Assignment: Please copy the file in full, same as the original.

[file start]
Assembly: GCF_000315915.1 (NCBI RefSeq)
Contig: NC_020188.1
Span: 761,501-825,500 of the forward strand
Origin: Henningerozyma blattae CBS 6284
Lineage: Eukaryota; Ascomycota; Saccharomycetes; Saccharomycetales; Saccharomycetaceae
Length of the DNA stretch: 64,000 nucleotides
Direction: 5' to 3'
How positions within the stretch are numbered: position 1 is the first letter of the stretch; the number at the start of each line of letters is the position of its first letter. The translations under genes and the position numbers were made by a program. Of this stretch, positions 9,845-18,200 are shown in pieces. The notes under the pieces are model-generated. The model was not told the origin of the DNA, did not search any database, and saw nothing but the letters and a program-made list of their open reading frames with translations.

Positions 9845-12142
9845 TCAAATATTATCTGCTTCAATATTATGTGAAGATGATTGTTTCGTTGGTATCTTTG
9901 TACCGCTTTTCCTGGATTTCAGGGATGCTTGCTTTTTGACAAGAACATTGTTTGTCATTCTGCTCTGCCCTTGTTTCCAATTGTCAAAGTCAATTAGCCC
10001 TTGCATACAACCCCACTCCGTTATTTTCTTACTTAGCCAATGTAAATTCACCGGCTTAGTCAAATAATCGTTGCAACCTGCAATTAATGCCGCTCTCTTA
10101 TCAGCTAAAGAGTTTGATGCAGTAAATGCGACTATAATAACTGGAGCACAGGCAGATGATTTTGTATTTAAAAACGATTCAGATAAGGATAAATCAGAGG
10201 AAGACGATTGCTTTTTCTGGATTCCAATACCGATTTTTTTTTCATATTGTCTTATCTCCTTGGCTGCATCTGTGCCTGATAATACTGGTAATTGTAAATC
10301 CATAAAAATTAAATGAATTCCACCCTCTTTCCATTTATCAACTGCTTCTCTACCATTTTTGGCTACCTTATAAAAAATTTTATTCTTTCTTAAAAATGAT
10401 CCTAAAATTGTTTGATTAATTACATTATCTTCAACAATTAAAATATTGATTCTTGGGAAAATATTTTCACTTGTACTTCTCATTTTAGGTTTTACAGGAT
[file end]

Assembly: GCF_000315915.1 (NCBI RefSeq)
Contig: NC_020188.1
Span: 761,501-825,500 of the forward strand
Origin: Henningerozyma blattae CBS 6284
Lineage: Eukaryota; Ascomycota; Saccharomycetes; Saccharomycetales; Saccharomycetaceae
Length of the DNA stretch: 64,000 nucleotides
Direction: 5' to 3'
How positions within the stretch are numbered: position 1 is the first letter of the stretch; the number at the start of each line of letters is the position of its first letter. The translations under genes and the position numbers were made by a program. Of this stretch, positions 9,845-18,200 are shown in pieces. The notes under the pieces are model-generated. The model was not told the origin of the DNA, did not search any database, and saw nothing but the letters and a program-made list of their open reading frames with translations.

Positions 9845-12142
9845 TCAAATATTATCTGCTTCAATATTATGTGAAGATGATTGTTTCGTTGGTATCTTTG
9901 TACCGCTTTTCCTGGATTTCAGGGATGCTTGCTTTTTGACAAGAACATTGTTTGTCATTCTGCTCTGCCCTTGTTTCCAATTGTCAAAGTCAATTAGCCC
10001 TTGCATACAACCCCACTCCGTTATTTTCTTACTTAGCCAATGTAAATTCACCGGCTTAGTCAAATAATCGTTGCAACCTGCAATTAATGCCGCTCTCTTA
10101 TCAGCTAAAGAGTTTGATGCAGTAAATGCGACTATAATAACTGGAGCACAGGCAGATGATTTTGTATTTAAAAACGATTCAGATAAGGATAAATCAGAGG
10201 AAGACGATTGCTTTTTCTGGATTCCAATACCGATTTTTTTTTCATATTGTCTTATCTCCTTGGCTGCATCTGTGCCTGATAATACTGGTAATTGTAAATC
10301 CATAAAAATTAAATGAATTCCACCCTCTTTCCATTTATCAACTGCTTCTCTACCATTTTTGGCTACCTTATAAAAAATTTTATTCTTTCTTAAAAATGAT
10401 CCTAAAATTGTTTGATTAATTACATTATCTTCAACAATTAAAATATTGATTCTTGGGAAAATATTTTCACTTGTACTTCTCATTTTAGGTTTTACAGGAT